Nvidia’s Shield is one of those things which is very exciting as an idea, but a little less than that in action. Which, by the way, is not to say that it is a bad device – far from it, it is an excellent streaming box with a lot of great features and apps.
As a games console that leverages the power of your beloved PC and its collection of Steam games so you can play them on a nice big TV? Well, your mileage may vary on that front.
Setting up the device is pretty simple, and if you already have an Android powered tablet or phone, you can simply port the settings from that to get the Shield dialed in to your home network. Of course, like some walking, breathing technological curse, this did not work for me, though manual setup was similarly breezy. In a lot of ways it really is just another smart box for your goggle box – a small plastic enclosure and a near ubiquitous stick-style remote; but there’s a lot more going on under the hood. There’s an Nvidia Tegra processor, 16GB of onboard storage, gigabit ethernet, wireless connections, Bluetooth, and HDMI 2.0b connectivity alongside two USB 3.0 ports, which can be used to expand the onboard storage.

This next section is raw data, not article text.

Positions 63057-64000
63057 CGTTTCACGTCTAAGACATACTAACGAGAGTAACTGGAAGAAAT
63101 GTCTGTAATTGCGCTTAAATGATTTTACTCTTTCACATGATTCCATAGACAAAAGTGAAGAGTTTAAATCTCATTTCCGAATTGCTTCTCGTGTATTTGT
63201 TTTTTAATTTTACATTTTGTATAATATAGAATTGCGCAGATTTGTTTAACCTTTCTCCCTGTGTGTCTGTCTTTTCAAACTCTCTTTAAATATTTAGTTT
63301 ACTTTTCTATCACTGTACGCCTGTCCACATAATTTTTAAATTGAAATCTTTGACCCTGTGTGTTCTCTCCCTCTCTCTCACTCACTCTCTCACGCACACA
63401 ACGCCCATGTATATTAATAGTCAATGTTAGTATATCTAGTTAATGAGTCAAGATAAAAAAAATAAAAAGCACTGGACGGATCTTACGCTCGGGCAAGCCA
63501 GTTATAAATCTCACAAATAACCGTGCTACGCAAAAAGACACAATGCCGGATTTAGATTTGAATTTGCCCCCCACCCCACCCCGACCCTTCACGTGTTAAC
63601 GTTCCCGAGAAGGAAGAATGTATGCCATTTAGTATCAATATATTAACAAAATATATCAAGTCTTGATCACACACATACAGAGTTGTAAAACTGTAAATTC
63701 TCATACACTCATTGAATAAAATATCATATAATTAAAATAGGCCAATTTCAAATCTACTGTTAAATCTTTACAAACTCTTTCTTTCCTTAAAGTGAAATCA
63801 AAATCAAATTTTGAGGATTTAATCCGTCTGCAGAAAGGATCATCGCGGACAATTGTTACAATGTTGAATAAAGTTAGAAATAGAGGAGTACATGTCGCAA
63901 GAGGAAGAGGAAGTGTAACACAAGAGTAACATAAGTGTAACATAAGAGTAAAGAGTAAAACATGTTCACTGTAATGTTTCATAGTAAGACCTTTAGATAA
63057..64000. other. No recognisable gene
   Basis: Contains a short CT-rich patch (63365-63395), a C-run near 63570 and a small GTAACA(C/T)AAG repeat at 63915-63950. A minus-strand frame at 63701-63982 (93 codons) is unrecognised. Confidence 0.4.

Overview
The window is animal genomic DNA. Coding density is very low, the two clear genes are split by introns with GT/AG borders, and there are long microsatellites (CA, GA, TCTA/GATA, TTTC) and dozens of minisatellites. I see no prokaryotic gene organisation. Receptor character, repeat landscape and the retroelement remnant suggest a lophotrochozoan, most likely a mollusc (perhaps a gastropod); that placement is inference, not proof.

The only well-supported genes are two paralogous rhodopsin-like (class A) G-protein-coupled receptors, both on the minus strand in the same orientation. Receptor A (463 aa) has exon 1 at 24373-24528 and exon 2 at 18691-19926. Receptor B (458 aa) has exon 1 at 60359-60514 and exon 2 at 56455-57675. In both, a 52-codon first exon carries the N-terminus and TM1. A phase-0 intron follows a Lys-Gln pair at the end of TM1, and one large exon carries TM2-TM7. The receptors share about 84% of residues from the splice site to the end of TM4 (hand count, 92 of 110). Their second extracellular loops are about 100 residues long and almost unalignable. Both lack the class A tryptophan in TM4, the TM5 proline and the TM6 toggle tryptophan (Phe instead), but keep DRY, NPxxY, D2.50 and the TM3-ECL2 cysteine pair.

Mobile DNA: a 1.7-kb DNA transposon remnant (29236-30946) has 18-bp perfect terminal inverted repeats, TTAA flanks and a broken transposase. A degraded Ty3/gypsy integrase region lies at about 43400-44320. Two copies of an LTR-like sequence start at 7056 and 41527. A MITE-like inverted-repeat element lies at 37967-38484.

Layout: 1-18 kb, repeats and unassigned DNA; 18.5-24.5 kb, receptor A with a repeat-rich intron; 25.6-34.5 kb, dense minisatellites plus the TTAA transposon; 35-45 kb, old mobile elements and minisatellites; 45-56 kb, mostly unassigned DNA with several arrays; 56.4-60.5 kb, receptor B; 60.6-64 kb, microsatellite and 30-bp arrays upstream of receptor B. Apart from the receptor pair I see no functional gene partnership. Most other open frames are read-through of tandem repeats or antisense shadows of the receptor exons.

It’s packed with audio and video codecs, and filled to the brim with services right out of the box – you get Nvidia Games, Netflix, various Google stores (the device also runs Android Nougat, and runs it smoothly), Plex, Vudu, and more – and you can of course download more apps straight away, like Kodi. And of top of that, it’s got Chromecast baked in, and I suspect the most updated version – I’ve been running a first-gen Chromecast for years and it has been getting very flaky. Casting to the Shield is, on the other hand, easy and silky smooth.
It’s a really great streaming box, and has integrated into my household (and gained my non-gamer flatmate’s approval) pretty easily.
But what about the games? Welp.
I have no issues with casting to TV, my old Chromecast, or even to the Shield. I have zeros issues with my phone, and have generally good signal strength around the house. But streaming games from my PC were riddled with data dropouts and slow streaming speeds. Not unplayable, but not exactly the dream we’d been promised. As to streaming Nvidia’s own games remotely – and there’s a good selection – that’s even less doable. At first it insisted it had be switched to the 5GHz band, which I did, and then informed me that streaming was impossible – my ping was too high. It’s a shame, because the included controller in this version (there’s one with just the remote for $249) is really quite good.
So is it good? There’s more to it – like Android games for instance – but ultimately it depends how you look at the device. As a streaming box that can be capable of some nice tricks every now and then, it’s great.
As a PC-powered games console? Not so much, at least in my experience.